Students reveal what it’s really like to work in a nightclub
From inappropriate touching to poor staff training, students' experiences of work in nightclubs is pretty shocking – here's what they had to say...
The nightlife industry is huge among the student population, and if you're one of the 79% of students struggling to get by at university, a part-time job at a nightclub can seem like an appealing option.
Nightclub hours don't clash with your studies, and if you're the kind of student who likes a party, then it can seem like a dream job.
However, Save the Student has spoken to a number of students who've revealed that working in nightclubs has left them in uncomfortable situations, feeling unsafe and having to deal with unwanted attention. Here's what they had to say...
Unwanted attention and harassment
We asked a number of students about their experiences of working in nightclubs at uni, and the majority told us they had been put in uncomfortable situations and frequently had to fend off unwanted attention.
Selina, who works as a promoter for both student nights and Mayfair club nights while she studies, summarises her experiences of dealing with customers at work:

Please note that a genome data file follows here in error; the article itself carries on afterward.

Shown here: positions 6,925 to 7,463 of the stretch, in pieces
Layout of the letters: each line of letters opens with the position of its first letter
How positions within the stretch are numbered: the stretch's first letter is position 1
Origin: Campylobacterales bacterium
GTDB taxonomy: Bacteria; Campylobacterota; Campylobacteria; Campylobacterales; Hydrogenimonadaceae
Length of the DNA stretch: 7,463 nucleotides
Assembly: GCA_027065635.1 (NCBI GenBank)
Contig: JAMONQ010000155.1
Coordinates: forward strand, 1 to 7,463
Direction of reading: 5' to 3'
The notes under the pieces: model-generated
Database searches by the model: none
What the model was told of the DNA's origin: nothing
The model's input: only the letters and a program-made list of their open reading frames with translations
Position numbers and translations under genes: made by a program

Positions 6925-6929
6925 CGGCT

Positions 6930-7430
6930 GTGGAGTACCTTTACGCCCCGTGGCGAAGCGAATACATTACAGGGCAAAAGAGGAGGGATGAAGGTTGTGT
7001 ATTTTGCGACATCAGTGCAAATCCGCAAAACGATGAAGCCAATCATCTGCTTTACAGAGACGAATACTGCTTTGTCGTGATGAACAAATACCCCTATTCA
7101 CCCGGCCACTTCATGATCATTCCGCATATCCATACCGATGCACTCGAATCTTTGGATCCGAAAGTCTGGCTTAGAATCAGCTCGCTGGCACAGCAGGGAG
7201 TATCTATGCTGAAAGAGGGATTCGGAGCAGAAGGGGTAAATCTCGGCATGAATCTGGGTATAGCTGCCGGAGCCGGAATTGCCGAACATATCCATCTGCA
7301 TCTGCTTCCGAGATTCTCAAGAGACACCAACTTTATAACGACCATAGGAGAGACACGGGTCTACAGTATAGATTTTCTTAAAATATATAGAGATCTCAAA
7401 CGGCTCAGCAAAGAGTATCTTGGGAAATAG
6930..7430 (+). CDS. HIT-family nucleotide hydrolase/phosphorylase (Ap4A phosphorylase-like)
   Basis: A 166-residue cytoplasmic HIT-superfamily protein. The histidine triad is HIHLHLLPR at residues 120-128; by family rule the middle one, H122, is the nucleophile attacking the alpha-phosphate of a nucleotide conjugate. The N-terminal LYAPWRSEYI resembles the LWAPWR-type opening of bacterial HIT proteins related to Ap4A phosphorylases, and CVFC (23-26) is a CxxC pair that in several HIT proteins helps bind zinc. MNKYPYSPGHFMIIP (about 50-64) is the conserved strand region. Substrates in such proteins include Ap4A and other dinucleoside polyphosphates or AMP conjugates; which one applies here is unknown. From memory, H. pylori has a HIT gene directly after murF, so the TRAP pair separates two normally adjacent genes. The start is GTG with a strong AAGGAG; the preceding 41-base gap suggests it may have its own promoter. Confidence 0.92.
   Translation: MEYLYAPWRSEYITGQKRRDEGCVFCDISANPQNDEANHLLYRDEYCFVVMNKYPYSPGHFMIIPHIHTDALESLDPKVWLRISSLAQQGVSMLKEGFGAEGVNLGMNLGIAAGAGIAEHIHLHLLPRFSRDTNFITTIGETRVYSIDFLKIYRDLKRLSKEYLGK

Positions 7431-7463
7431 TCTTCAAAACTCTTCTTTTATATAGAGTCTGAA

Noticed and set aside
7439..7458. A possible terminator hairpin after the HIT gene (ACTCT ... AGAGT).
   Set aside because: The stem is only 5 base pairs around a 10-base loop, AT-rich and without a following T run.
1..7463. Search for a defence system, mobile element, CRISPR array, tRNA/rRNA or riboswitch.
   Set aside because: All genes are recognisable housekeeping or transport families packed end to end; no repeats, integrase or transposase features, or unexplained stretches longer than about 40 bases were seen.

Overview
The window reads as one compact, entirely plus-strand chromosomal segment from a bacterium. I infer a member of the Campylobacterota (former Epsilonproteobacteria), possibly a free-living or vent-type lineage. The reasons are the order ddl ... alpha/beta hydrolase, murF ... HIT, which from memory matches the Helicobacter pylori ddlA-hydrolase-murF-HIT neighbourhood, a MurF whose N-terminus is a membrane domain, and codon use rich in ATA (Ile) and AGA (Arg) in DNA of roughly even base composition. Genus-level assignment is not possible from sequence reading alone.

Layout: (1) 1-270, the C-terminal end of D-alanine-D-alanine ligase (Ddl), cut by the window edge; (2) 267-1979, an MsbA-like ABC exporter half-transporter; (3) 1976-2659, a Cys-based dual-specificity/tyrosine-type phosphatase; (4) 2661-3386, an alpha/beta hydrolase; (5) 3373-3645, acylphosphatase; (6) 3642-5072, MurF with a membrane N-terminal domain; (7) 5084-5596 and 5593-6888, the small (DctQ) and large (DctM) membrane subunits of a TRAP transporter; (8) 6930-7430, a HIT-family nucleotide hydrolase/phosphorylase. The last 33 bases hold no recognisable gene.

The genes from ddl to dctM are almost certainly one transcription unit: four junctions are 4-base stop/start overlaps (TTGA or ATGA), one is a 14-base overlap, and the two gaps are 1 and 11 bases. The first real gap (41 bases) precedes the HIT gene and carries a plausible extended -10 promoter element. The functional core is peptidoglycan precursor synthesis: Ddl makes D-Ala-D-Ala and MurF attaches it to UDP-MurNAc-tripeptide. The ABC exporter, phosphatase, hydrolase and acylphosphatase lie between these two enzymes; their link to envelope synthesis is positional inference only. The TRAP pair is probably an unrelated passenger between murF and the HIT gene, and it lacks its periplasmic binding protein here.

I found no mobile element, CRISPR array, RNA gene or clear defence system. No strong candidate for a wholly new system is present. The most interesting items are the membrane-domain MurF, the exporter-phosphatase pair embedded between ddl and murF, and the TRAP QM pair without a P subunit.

I’ve had to deal with certain situations when people are drunk and it can be scary at times.
You don’t know how people are going to react or treat you when they’ve got some alcohol in them.
I’ve also experienced guys who’ve tried to touch/dance with me. I just tell them no.
Unfortunately, Selina's case isn't rare. In some cases, incidents are handled effectively by nightclub staff and doormen. A first-year student from the University of Brighton told us:
Before going into the job, I expected that there would be rowdy customers and I’d probably unfortunately have to deal with unwanted attention – which I did.
But the bouncers and staff were always there and did make me feel somewhat safe in that regard.
But many students also complained that they were offered little support or protection from their employers. Georgie May used to work as a VIP hostess at a chain nightclub, and she said:
There were no doormen allowed in VIP so it could often become scary. I used to be grabbed and abused and nothing used to be done about it, as the men were either friends of the boss or people who spent a lot of money in there.
They were never asked to leave – whatever they did – which is why I left in the end.
That isn't to say that some students don't enjoy their nightclub jobs. Club promoter Selina also told us that, despite some harassment from guys, she enjoys her line of work:
I always have a great time – it’s just nice to be with friends and see everyone enjoying the night.
Being a promoter, you're bringing the people to the party. It seems like it’s not much but it goes a long way and you get some good money out of it.
Different types of nightclub work
Of course, not all nightclub jobs are the same. Working behind the bar will be a very different experience to working behind the camera as a club photographer, and not all jobs will come with the same level of harassment.
A first-year student at Kingston University works as a club photographer and told us how her job is very different from working behind the bar, as she's in such close proximity to the customers.